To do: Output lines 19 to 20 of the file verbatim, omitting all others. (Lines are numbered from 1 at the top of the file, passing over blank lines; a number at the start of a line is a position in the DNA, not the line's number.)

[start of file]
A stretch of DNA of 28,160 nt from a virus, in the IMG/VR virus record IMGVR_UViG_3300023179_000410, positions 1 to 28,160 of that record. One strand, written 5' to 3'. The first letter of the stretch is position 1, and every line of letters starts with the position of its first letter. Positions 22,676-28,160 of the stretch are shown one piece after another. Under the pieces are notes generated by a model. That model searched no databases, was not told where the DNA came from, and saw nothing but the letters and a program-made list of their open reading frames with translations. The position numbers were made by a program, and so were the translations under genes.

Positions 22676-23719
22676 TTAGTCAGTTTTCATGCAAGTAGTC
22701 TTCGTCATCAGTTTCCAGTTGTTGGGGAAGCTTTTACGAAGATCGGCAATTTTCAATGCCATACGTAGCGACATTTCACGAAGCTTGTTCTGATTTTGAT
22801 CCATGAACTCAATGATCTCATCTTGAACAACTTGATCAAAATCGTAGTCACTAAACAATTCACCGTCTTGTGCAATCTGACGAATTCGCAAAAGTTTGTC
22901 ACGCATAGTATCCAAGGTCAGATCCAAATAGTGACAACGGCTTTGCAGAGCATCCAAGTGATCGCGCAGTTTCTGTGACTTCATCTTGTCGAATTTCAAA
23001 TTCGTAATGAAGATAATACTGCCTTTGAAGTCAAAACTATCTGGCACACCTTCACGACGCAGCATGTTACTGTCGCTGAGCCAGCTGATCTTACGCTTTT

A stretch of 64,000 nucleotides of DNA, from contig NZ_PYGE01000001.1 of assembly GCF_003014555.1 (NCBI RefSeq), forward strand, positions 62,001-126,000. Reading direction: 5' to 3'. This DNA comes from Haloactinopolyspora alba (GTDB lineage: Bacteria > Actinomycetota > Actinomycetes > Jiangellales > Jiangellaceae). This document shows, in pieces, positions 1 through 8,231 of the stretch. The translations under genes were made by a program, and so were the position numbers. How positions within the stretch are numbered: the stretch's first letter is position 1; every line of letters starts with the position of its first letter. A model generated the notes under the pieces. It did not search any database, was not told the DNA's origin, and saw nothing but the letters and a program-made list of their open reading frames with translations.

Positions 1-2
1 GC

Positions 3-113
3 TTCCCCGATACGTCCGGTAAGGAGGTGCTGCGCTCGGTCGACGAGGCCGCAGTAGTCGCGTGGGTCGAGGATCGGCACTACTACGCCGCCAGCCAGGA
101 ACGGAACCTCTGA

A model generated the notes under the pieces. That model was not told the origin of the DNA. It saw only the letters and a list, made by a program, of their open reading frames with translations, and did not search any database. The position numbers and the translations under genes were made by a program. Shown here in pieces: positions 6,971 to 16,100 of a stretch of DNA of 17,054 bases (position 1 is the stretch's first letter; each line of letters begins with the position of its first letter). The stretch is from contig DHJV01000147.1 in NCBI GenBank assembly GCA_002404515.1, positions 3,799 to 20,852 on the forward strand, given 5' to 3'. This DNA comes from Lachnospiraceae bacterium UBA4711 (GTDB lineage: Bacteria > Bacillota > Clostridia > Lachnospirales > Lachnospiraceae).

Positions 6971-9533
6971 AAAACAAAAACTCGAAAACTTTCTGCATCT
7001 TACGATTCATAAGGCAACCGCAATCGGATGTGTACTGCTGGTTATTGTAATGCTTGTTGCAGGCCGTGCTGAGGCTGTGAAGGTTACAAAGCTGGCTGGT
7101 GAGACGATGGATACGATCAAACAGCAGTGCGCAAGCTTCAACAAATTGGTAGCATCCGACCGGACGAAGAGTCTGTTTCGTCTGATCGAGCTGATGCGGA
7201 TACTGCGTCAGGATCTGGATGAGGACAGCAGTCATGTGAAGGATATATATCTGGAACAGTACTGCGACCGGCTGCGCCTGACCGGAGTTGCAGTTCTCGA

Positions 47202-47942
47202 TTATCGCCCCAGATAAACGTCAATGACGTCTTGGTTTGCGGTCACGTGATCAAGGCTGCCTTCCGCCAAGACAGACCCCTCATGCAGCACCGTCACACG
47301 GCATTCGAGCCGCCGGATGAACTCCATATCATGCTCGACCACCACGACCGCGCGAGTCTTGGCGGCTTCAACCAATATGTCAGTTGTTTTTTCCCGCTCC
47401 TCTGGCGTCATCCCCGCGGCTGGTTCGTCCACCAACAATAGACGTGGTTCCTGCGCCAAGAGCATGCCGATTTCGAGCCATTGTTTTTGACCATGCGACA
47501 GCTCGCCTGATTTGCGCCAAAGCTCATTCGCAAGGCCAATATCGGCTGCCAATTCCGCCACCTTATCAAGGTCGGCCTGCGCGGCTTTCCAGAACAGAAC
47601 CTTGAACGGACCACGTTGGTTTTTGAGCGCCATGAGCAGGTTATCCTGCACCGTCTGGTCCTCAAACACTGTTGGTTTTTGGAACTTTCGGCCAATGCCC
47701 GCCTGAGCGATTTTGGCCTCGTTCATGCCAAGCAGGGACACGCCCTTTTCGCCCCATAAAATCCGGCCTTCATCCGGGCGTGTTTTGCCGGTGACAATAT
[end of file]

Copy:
7201 TACTGCGTCAGGATCTGGATGAGGACAGCAGTCATGTGAAGGATATATATCTGGAACAGTACTGCGACCGGCTGCGCCTGACCGGAGTTGCAGTTCTCGA

Positions 47202-47942